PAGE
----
Want to be a pundit, Jim Comey? Be careful what you wish for

The 2016 election destabilized both political parties. The two institutions we have relied on, for decades, to vet candidates, formulate mainstream ideology and organize citizen participation were revealed as having lost their ability to perform those functions. Trump conducted a successful hostile takeover of the GOP, and Bernie Sanders came close in the Democratic primary.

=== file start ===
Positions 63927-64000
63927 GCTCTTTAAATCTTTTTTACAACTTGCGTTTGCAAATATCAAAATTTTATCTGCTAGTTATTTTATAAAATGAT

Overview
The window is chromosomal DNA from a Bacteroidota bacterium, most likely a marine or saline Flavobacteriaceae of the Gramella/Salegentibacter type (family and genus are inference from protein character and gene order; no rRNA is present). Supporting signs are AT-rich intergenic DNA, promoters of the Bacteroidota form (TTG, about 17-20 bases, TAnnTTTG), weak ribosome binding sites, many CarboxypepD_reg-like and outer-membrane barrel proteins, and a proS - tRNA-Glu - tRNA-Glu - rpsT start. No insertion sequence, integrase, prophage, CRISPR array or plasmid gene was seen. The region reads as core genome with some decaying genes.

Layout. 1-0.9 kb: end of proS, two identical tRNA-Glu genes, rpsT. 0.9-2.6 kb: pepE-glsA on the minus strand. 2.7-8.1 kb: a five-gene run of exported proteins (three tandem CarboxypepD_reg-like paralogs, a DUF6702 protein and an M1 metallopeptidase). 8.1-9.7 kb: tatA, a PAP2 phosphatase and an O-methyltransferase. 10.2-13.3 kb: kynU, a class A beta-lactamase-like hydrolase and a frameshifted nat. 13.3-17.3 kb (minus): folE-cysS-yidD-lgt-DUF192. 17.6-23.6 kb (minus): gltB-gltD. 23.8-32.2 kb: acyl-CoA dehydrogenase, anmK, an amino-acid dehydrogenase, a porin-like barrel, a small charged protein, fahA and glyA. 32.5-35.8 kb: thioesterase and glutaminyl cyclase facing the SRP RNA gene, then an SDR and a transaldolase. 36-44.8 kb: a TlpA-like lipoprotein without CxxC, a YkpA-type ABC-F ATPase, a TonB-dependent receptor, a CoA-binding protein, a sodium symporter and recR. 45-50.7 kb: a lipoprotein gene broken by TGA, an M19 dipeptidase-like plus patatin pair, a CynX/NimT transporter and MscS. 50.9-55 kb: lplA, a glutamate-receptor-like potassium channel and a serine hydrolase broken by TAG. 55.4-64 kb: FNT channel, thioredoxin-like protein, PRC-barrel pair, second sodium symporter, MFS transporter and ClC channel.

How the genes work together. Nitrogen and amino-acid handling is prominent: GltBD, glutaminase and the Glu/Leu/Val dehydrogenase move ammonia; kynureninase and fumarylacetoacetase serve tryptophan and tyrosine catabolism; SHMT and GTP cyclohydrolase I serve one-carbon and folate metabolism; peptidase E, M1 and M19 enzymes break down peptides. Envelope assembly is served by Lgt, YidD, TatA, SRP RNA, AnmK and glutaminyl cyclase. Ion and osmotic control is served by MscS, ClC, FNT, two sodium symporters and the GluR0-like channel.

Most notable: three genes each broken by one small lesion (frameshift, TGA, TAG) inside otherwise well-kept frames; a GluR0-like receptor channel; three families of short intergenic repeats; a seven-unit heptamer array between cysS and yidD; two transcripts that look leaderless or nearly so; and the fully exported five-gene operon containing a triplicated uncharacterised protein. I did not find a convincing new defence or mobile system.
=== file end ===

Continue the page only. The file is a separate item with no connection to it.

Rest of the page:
This happened because the electorate itself had been destabilized by a 21st century marked by terrorism, war, financial crisis, media upheaval, drug addiction epidemics, mass immigration and rapid cultural change.

Political consultants don’t get paid to admit, publicly, that they’re at sea; that admission comes out only in private. Their predicament resembles that of the Hollywood moguls in screenwriter William Goldman’s memoir: “Nobody knows anything. Not one person in the entire motion picture field knows for a certainty what’s going to work. Every time out it’s a guess — and, if you’re lucky, an educated one.”